Because alcohol is a legal drug, there is a common misconception that using and withdrawing from alcohol is safer than using and withdrawing from other drugs.
For many individuals, quitting drinking has some unpleasant, but tolerable side effects. For others, the side effects can be so severe as to become life threatening.
Detoxing as Part of a Process
More than just discontinuing the consumption of their drug of choice, a person in recovery goes through a series of changes to their mind, their bodies, their social lives, and their overall lifestyles. While getting a drug out of their system is one stop in that process, there is much more involved for a person who wants to make and maintain such a profound change.
Common Symptoms of Withdrawal
According to a WebMD article on alcohol withdrawal, it is not uncommon for people who stop using alcohol to experience non-life threatening withdrawal symptoms in the first six hours to three days after they stop drinking, especially if they previously drank large volumes and/or have drank consistently for a prolonged period of time. Withdrawal symptoms often include:
- Shaky hands
- Hallucinations (visual, auditory and tactile)
Delirium Tremens (sometimes called DTs) is only estimated to occur in about 5 percent of people withdrawing from alcohol, but the New England Journal of Medicine reports that this number could be somewhat higher, as criteria for recording incidents has not been consistent. While it is still generally agreed that the percentage of people who suffer from DTs is quite low, the fatality rate among those individuals is 15 to 40 percent, if left untreated. In cases where an individual has died from DTs, the cause of death has most often been related to hyperthermia, cardiac arrhythmia, complications of withdrawal seizures, or concomitant medical disorders.
For those who experience DTs, symptoms will normally appear in 48 to 72 hours and last for about two to three days after onset. One rare occasion, DT symptoms can last for up to eight days after onset. Symptoms can include:
- Chest pain
- Nausea or vomiting
- Severe anxiety, similar to a panic attack
- Uncontrollable tremors
- Racing heart/palpitations
- High blood pressure
- Heavy sweating
- Seizures (see this article from LiveScience to learn more about the risks of DT related seizures)
How to Cope with Withdrawal
Because most people are not in danger from alcohol withdrawal, it is generally recommended that it be treated like the flu or a migraine:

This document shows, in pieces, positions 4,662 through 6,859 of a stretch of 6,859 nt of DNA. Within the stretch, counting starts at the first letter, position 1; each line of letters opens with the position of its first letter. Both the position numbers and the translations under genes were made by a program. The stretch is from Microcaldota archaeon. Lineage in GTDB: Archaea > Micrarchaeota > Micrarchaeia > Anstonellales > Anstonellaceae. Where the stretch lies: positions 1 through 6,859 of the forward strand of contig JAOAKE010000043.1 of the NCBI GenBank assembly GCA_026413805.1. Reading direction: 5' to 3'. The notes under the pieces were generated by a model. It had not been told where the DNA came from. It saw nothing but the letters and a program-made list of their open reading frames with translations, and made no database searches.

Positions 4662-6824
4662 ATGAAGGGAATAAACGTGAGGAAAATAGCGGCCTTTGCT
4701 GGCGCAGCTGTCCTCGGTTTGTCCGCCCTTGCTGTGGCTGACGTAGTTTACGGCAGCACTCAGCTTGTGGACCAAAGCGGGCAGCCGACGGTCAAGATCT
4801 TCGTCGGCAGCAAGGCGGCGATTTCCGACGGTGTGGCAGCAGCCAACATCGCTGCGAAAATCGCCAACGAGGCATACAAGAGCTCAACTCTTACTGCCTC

- A quiet, supportive environment
- Soft lighting
- Limited contact with people
- Healthy diet with lots of fluids
When Detox Becomes Dangerous
In their blog, Alcohol, Benzos, and Opiates—Withdrawal That Might Kill You, Psychology Today recommends, “If while withdrawing from alcohol a person develops a fever, extreme nausea, diarrhea, or DT (delirium tremens), they need to be rushed to see a doctor as soon as possible.” This could also include if a person’s blood pressure, pulse, or body temperature rises or if seizures or hallucinations become an issue.
Inpatient treatment provides a safe and effective way to get through the withdrawal stage. Patients receive 24/7 monitoring and support from a team of skilled professionals. Medications may be used to help a patient get through detox, in the most severe cases.
Who Is at Risk?
Delirium Tremens in alcohol withdrawal are more likely for anyone with:
- Heavy alcohol consumption, defined as 4 to 5 pints of wine, 1 pint of hard alcohol, or 7 to 8 pints of beer daily
- Extended history of regular heavy drinking, typically for 10 years or more
- Other medical conditions or poor overall health
- Older age
- Presence of structural brain lesions
- Experience of intense alcohol cravings
- A prior withdrawal experience that included DT
Overcoming Fear of Detox
For some people struggling with problem drinking, fear of severe withdrawal symptoms is a barrier to their recovery. It is important, however, to realize that 95 percent of the population does not experience severe, life threatening withdrawal symptoms.
For those individuals who do have such symptoms, there are a variety of interventions that doctors can utilize to help them get through the worst of the process. For example:
- Sedation to suppress the excitability of the nervous system, thus reducing the severity of symptoms
- Thiamine and other vitamins to promote proper nutrition
- IV fluids to prevent dehydration
- Dextrose to prevent hypoglycemia
- Monitoring and replacement of electrolytes as necessary, since people suffering from alcoholism often have low calcium, magnesium, phosphorous, or potassium levels
- Treatment of any co-occurring health conditions
Ultimately, getting is safer than allowing problem drinking to continue unchecked, especially when medical professionals are available to assist those who experience complications from detoxing.
The Alcohol Use and Your Health Fact Sheet from the Centers for Disease Control outlines the short and long-term consequences of problem drinking. These include social problems, health issues, and even death. Therefore, it is critical for a person who has suffered from alcoholism to conquer the fears that come along with getting sober and enter into recovery as soon as possible.